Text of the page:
I live at Fisher Commons. I have a beautiful view of the downtown skyline and Fred Beekman Park . I painted my bedroom “Nautical” Blue and my living room “Peaceful Leaf” Green. Sometimes, I can smell the agricultural school. All in all, the place is great.
Orientation is over. We were told how amazing we were. We were told how busy we were going to be. We had a reality check. Professor Oglevee speaks the truth (talk to him outside of class – he’s great). Network, Network, Network. Time management. Network. Don’t be late. Summit Vision. Leadership. Myers-Briggs Type Indicator (I’m ENTJ for those who are interested). Business Cards (Ask nicely and you might get one). Network. Teams. Teamwork.
Taxi-Cab service is generally good except at 2 AM. You are better off walking.
Planes fly over campus ALL the time. Get used to the noise. It’s not that bad really.
Business school runs on coffee.
Business students like to be social. Mike created an email distribution list to use for planning. We played kickball (it’s still hard even as an adult – don’t underestimate it). We played volleyball. There was a New Year’s Eve party for the beginning of school. Football Tailgates. The list goes on.
The ARC has most things I need to work out. It also has a rock climbing wall. I am not very good at rock climbing.
The consulting boot camp was a great source of information. Professor Barney is hilarious and brilliant.
Textbooks and course packets are expensive. You can’t do anything about it.
Mad Mex at the South Campus Gateway is pretty good. I had the grilled fish tacos. I hate fish but even I thought they tasted great. The “Pennsyltucky fried tofu” is surprisingly delicious. They also have a kids menu with jokes that I didn’t even understand.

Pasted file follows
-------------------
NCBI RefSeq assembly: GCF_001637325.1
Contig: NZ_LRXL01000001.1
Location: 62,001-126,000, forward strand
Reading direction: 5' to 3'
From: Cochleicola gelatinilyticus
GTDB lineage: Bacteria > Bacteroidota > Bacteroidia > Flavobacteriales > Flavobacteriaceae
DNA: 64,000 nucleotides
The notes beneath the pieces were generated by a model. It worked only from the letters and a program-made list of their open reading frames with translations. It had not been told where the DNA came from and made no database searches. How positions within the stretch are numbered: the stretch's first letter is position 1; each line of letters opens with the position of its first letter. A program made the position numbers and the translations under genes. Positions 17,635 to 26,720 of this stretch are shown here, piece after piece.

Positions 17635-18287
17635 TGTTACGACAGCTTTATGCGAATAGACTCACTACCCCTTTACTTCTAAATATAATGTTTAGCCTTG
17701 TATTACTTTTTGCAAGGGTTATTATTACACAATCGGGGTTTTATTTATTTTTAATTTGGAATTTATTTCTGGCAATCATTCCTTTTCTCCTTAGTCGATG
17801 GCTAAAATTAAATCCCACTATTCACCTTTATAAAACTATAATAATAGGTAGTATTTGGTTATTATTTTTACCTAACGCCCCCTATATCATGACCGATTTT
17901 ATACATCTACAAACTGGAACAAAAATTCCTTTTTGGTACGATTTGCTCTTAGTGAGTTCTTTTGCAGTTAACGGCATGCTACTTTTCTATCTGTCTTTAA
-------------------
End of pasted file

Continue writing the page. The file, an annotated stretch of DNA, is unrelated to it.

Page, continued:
Orientation these past few weeks can be best represented by my first night of work at a local restaurant. Being a grad student comes with a lot of great aspects- unfortunately money is not one of them. To help out with expenses, I took a job as a hostess. I was excited for the job, and had a little restaurant experience. Steve, my boss, told me to come at 5 to train on what he thought would be a slow night. I was supposed to just shadow him for a few hours to learn the system.
I showed up to work early, all decked out in my black uniform, ready to master the art of the hostess. I figured that if I could get into Fisher, then this should not be a problem….was I wrong! But with the good weather, coupled with a live band, Steve could only help me for about ten minutes, leaving me to fly solo the rest of the night. I did not anyone’s name or really any of the procedures. However, over the next four hours, people were given tables, they enjoyed a good time, and left happy, and I slowly began to feel less like a chicken with its head cut off.
I went in thinking I was going to have someone to hold my hand, but looking back I realize how naïve I was. This was also my view coming into orientation. I have learned that grad school is not undergrad and also that I am responsible for my abilities. Throughout countless hours of speakers and jumping off a 55 foot pole, orientation has also showed me that feeling like a headless chicken is not necessarily a bad thing, and if you work hard, you can get the successfully get the job done.
Even though I have now realized how much work I am getting myself into, I cannot wait for classes to start soon and to start a new chapter in my life!